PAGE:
The secretory system

The secretory system produces a sufficient quantity and quality of tear film to allow the ocular surface to function normally. A smooth refractive surface, ocular comfort and the health of the cornea and conjunctiva, all depend on a stable tear film.

The secretory system consists of two types of glands:

  • The main lacrimal gland lies in the upper, outer part of the orbit of the eye and is about the size and shape of an almond.
    This gland is responsible for the secretion of ‘reflex’ (aqueous) tears only. In response to parasympathetic stimulation, the main lacrimal gland produces aqueous tears when nerve endings on the ocular surface are stimulated (e.g. wind), when bright light stimulates the retina or when the emotional centre in the brain is stimulated (crying).
    Certain condition, such as the wear of contact lenses, can decrease the sensitivity of nerve endings on the surface of the eye, leading to decreased reflex aqueous secretion. This reduction in reflex tearing is enough to lead to dry eye sensations

  • The numerous accessory lacrimal glands are scattered around the conjunctival sac and maintain the ‘basal’ (unstimulated) tear secretion that is necessary to keep the eye moist. These glands are regulated by the autonomous system and continuously produce the majority of the three-layered precorneal tear film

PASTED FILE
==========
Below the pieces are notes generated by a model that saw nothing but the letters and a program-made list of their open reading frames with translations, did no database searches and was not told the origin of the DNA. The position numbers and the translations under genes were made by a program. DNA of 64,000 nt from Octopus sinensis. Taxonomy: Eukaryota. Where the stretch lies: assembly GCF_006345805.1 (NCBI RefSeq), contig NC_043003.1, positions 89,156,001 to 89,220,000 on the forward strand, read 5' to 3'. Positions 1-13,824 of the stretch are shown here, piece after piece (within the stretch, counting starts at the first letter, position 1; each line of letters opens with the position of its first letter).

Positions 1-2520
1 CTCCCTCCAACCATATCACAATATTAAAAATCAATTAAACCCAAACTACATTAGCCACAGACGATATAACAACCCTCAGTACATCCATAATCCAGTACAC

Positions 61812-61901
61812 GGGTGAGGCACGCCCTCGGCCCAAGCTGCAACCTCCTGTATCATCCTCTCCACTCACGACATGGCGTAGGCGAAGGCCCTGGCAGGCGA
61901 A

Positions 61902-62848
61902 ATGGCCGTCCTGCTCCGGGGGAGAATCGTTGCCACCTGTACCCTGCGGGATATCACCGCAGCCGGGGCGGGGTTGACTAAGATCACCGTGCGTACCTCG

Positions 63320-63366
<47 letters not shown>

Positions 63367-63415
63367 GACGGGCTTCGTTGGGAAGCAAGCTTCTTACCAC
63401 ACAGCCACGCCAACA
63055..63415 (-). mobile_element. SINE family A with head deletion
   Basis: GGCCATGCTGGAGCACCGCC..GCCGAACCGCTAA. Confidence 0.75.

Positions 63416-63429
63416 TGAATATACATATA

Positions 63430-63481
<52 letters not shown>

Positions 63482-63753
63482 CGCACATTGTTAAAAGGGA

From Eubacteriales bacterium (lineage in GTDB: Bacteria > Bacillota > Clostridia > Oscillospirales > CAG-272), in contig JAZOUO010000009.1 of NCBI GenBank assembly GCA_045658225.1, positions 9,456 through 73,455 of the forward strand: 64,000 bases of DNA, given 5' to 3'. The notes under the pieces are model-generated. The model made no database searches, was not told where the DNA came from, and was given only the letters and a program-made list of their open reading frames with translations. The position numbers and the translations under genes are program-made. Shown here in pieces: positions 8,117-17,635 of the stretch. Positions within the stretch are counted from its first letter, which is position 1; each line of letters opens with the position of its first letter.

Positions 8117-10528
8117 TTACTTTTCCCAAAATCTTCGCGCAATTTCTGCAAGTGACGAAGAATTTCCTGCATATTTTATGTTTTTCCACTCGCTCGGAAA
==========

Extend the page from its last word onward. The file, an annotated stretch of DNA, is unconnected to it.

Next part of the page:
The goblet cells, the tarsal crypts of Henlé and limbal glands of Manz contribute to the inner mucus layer

The accessory lacrimal glands of Wolfring and Krause are responsible for the basal secretion of the middle aqueous layer

The outer lipid layer is mainly produced by the Meibomian glands, but also by the glands of Zeis and the glands of Moll

Anatomy of the glands of the eye

Mechanism of secretion

During reflex tearing, the aqueous component is secreted by the main lacrimal gland into the conjunctival sac via numerous excretory ducts (an average of 12) that end in the superior fornix of the eye. 
For basal secretion, the scattered accessory lacrimal glands produce their components directly into the conjunctival sac.

The conjunctival sac is formed by the inner surface of the eyelid, which forms a pocket that extends upwards and downwards. The conjunctival sac has a maximum volume of approximately 30 μl. 

All of the components of the tear fluid accumulate in the superior and inferior fornices of the eye (which are the grooves between the lid margin and the eyeball, found mostly in the lateral part of the eye) and overlap the cornea for about 1 mm as a straight line. Most of the tears travel in the fornices and conjunctival sac. In these areas, the aqueous fluid is sealed between the mucus layer (produced by the goblet cells of the conjunctiva) and the lipid layer (secreted by the Meibomian glands).

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